What it an anchor text exactly? You may know it better as a text link, or text that is hyper-linked to another webpage or image. e.g. ‘digital marketing services’ If a search engine sees anchor text on a webpage that says “Search Engine Marketing Strategies” and follows it to find a page with content related to those keywords, then that page will effectively get a big A+on its SEO score sheet. A descriptive anchor text (using long-tail keywords) should alert the user, and the search engine, where a link leads to without them ever having to follow the link. While anchor text is one of the most powerful SEO tools you can implement, it is also open to abuse and therefore may lose their influence over time. This is a big reason for Google applying the keywords (not provided) in Google Analytics, hiding what keywords are driving organic and even paid traffic to your site.
The #1 Common Anchor Text Mistakes
The most common and annoying ,mistake you’ll encounter is when sites use anchor text like “click here” or “more info”. Search engines are effectively computers, they do not have human intuition (yet!) so they read the link literally i.e. “this link says “click here” so the destination page must be about the topic “Click Here.” A quick search on Google for “click here” demonstrates what kinds of sites rank (e.g. Click here, Adobe Reader – free PDF download) well and also how many pages are competing (over 200 million!) for this search term. Arguably, the most infamous use (misuse) of anchor text was the George Bush – Miserable Failure Google Bombing.
How Should Anchor Text Be Applied To Your Site?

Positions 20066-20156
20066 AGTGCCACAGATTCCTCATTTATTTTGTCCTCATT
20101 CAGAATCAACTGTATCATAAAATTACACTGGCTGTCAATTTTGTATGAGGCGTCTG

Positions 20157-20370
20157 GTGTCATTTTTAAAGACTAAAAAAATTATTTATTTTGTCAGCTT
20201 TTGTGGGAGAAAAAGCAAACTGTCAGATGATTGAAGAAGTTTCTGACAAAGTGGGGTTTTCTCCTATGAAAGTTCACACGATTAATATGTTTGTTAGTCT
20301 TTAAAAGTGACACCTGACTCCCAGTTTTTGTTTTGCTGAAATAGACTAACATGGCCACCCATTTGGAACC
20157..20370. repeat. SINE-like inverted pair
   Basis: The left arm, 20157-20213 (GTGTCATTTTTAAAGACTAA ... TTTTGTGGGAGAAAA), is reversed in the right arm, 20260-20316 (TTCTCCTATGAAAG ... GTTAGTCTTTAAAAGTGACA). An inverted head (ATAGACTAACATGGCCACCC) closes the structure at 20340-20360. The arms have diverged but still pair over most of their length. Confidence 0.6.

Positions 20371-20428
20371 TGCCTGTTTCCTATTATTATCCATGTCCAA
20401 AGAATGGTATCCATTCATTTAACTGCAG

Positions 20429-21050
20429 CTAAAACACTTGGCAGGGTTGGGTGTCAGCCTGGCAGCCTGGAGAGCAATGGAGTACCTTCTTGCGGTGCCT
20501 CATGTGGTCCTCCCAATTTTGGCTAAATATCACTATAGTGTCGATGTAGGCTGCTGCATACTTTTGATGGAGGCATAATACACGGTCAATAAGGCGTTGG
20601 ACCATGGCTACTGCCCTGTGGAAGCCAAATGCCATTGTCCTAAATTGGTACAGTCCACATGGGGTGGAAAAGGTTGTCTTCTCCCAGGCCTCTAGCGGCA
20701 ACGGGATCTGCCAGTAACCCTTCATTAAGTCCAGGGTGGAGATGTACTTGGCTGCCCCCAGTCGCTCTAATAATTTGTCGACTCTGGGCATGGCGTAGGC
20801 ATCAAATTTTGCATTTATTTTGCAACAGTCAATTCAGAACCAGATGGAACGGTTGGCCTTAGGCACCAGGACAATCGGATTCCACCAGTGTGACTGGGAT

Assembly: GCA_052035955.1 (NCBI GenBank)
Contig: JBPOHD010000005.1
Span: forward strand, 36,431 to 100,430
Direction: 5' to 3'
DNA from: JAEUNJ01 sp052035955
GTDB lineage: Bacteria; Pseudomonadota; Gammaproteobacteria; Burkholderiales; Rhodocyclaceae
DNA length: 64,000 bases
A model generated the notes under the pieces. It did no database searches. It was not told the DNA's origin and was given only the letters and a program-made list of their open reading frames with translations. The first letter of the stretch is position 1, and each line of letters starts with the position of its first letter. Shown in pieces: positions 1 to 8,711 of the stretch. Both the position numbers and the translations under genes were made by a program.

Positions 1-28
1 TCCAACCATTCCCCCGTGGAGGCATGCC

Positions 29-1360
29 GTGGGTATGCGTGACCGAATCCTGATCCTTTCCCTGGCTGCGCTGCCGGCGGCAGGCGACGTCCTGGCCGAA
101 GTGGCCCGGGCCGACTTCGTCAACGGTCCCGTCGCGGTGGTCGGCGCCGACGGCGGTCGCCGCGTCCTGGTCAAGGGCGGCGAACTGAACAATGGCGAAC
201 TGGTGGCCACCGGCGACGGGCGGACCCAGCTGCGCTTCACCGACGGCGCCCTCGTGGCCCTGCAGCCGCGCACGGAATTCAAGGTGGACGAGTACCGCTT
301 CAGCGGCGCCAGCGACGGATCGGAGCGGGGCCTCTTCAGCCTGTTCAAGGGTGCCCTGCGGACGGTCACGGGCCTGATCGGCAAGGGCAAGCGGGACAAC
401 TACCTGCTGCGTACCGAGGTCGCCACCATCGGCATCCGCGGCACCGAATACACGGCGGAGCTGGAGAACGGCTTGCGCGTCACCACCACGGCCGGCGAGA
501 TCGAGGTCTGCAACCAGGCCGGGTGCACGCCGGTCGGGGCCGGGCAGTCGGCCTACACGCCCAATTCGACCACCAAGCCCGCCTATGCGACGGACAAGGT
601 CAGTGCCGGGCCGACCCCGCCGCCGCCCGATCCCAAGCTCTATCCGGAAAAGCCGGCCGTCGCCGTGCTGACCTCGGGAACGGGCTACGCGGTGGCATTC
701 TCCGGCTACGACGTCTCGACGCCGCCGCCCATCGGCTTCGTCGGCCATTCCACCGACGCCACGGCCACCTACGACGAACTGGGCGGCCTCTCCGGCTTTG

If you apply a little bit of common sense and logic, these steps will be easy to follow and remember as you produce content:
1. Identify your keywords
Look at the destination page first and generic/core keywords second. What keywords best describe the page your visitor may click on. Are the keywords and the page relevant to one another. E.G if you type in ‘dogs to adopt’, you expect to find sites and pages related to adopting animals, animal shelters or the SPCA. Match the keyword up with the landing page.
2. Keep the anchor text short and to the point
The more words in your text link, the more diluted it becomes and therefore confusing and less authoritative. The keyword should easily specify where the user may possibly land of they click the link. While using long-tail keywords in anchor text is valuable it still needs to be accurate and to the point; it should not be a whole sentence or paragraph.
3. Use Descriptive Keywords
Tell the users and search engines what to expect on the destination pages. If the destination page is transactional, try and include a call to action. For example, ‘Get a quote today for business logo design’.
What is anchor text? Now you know!
If you want to see some great examples of anchor text in action take a look at Wikipedia. The site is loaded with anchor text that help search engines crawl their site and for users to find useful and relevant information as they are reading.